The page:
March 30, 2023

The housing boom may be hard for veterans looking for their next house, but those in the real-estate industry are pleased with their productivity – and profits.
There is more to real estate than buying and selling houses – trillions of dollars more. Commercial real estate accounts for trillions of dollars of value and market share in the U.S., and it is a great option for veterans who are looking for a career path that is different from their military career.
Commercial real estate, or CRE, deals with properties that are used for businesses, workspaces, multifamily complexes, government buildings and more. Usually, these properties are then sub-leased to other businesses or organizations, and they range in size from small storefronts to large shopping centers or corporate headquarters. CRE also includes hotels, office spaces, restaurants and health-care facilities.
Functional support roles in any industry, including roles in administration, human resources, and accounting, among many others, are vital in CRE. These roles require skills that are transferable from military jobs as well and can be done in any industry. As a bonus, these jobs are often remote and have flexible hours, which can be very appealing for those who are interested in working outside an office, whether at home or another remote location.
There are several programs, including internships and fellowships, that assist transitioning service members with training and hands-on experience.
The buildings and workspaces that CRE companies maintain require full-time maintenance and engineering staff. Imagine iconic skyscrapers, stadiums, large retail spaces like the Mall of America in Minnesota, and even the multipurpose buildings that host offices, entertainment venues and apartments. They require upkeep and specialized skills to maintain. 
Specialized skills that veterans may have learned in the military – such as aircraft or vehicle maintenance – will give them an advantage on reading schematics, learning about HVAC, electrical and plumbing systems, or managing other critical systems in buildings. This video explains some of those natural transitions from the military to commercial real estate.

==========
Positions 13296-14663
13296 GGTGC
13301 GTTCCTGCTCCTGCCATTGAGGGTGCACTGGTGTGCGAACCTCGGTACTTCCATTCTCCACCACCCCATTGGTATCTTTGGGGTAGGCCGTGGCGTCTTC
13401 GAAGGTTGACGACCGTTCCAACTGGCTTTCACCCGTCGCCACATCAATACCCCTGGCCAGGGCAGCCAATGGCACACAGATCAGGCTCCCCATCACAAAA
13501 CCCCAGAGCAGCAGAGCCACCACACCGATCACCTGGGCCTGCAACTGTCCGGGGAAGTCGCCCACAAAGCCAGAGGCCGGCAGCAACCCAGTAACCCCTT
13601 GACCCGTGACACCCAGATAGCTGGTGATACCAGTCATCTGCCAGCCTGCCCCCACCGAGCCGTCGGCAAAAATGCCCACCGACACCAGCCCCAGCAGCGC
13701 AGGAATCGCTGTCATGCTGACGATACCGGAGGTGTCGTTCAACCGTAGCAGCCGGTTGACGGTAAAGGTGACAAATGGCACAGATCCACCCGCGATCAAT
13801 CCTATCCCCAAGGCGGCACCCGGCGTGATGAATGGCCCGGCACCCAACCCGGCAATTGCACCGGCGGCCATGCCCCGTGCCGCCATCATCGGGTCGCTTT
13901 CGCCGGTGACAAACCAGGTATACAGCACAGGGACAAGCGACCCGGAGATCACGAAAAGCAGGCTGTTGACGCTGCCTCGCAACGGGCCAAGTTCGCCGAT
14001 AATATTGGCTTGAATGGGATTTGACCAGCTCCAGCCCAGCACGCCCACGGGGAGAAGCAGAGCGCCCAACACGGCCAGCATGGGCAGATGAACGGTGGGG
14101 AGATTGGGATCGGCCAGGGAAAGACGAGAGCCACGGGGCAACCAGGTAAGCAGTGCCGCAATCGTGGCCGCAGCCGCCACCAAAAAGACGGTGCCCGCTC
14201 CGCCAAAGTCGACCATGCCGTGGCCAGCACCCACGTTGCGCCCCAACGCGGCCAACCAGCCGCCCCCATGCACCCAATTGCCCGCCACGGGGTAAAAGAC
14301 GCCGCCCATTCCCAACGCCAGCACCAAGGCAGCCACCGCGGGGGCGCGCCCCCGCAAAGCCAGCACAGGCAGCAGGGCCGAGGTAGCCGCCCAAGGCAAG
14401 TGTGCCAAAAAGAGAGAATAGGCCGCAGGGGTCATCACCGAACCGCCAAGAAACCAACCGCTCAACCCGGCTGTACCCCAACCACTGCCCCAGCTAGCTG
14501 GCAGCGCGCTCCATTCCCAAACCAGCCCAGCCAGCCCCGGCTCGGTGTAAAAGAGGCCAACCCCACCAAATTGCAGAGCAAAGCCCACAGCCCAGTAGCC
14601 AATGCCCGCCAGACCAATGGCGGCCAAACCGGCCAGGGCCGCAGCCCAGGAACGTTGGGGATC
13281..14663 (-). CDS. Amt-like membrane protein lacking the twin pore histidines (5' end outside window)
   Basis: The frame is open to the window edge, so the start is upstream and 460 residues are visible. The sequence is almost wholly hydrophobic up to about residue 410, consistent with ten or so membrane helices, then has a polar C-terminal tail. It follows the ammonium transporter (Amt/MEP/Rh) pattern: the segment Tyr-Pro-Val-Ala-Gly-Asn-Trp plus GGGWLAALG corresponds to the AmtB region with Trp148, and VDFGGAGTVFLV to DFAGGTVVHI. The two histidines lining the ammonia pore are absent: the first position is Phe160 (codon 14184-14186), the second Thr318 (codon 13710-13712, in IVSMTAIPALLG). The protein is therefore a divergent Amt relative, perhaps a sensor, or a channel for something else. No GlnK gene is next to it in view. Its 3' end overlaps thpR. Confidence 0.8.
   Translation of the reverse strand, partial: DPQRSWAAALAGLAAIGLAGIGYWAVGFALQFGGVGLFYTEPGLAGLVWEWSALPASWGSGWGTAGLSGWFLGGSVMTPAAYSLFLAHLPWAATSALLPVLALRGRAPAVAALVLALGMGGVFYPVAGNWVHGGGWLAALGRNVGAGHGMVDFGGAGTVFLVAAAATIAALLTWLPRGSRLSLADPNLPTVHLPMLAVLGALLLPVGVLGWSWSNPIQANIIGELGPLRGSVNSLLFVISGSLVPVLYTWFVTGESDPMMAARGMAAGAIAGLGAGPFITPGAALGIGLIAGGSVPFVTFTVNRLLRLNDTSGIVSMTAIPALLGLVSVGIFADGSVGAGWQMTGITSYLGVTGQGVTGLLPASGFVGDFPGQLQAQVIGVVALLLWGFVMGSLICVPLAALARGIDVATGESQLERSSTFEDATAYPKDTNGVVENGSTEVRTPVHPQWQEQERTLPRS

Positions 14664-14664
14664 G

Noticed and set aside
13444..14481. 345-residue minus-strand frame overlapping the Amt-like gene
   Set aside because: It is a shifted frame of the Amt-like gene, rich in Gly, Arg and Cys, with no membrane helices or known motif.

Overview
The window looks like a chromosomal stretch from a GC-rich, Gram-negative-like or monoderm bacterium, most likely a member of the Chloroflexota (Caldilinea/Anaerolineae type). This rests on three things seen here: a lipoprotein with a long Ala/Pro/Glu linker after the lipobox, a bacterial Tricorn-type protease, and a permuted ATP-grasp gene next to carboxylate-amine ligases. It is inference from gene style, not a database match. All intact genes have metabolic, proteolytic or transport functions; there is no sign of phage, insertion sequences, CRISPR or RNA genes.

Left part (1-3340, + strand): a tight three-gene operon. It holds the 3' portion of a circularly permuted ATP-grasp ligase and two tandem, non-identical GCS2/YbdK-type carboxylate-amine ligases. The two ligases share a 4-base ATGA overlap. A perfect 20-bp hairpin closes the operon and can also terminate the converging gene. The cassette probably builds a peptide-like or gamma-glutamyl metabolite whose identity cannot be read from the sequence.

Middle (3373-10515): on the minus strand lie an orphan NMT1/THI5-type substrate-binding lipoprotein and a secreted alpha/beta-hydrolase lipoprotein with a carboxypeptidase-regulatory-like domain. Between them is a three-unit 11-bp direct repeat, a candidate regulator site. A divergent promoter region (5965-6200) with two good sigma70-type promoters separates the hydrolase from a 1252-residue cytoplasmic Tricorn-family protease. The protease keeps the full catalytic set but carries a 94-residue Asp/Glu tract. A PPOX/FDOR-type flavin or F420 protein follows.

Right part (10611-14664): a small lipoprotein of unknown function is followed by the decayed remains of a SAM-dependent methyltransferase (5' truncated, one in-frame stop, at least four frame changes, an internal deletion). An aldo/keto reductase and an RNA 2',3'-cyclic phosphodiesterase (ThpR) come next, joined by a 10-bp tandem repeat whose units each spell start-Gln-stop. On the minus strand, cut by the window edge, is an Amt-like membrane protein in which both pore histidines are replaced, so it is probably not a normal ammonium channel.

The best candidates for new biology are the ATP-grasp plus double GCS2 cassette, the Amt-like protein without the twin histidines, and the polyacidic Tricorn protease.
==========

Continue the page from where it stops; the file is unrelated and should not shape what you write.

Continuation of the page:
The value and benefits of a particular property affects commercial property sales. Just like in residential real estate, appraisers are necessary to determine the value and characteristics of the property. Commercial appraisers gather intel and report on the property to help banks, financiers and dealmakers make the best decisions possible. Gathering data, writing reports and working in a remote or varying location are valuable skills for appraisers, and they transfer well from military intelligence fields. This is also a great option for military spouses, who may be looking for a remote or transferable position as their service member transitions to civilian life.
Another option in commercial real estate is the role of a property manager. From large office buildings to downtown office parks to luxury condominiums, a property manager and their team handles all areas of the building, including maintenance requests, landscaping contracts and rental agreements. It’s a fast-paced job with room to grow into managing larger properties, making it perfect for transitioning service members who want a challenge.
The dealmakers of real estate are brokers, and it’s the perfect job for those who like a challenge and take joy in closing a contract. Brokerage teams connect clients with office space for growing organizations, secure a lease for a property ownership group or facilitate the sales and purchases of new space for growing or downsizing entities. Commercial real estate brokers are the business development side of the real estate industry. Veterans who are interested in risks and rewards may like this job. Most of these positions are commission-based, making them some of the biggest earners in the industry.
There are several programs, including internships and fellowships, that assist transitioning service members with training and hands-on experience. Cushman & Wakefield, a global commercial real estate services firm with more than 50,000 employees across 60 countries, has more than 100 years of experience.
Cushman & Wakefield is a top-ranked employer of veterans in the CRE industry. The firm has a strong demonstrated history of hiring service members as they leave the military through the Department of Defense SkillBridge program, the U.S. Chamber of Commerce Foundation’s Hiring Our Heroes Corporate Fellowship program or hiring for other full-time employment. Cushman & Wakefield is also a military spouse employer partner of the Military Spouse Employment Partnership (MSEP).
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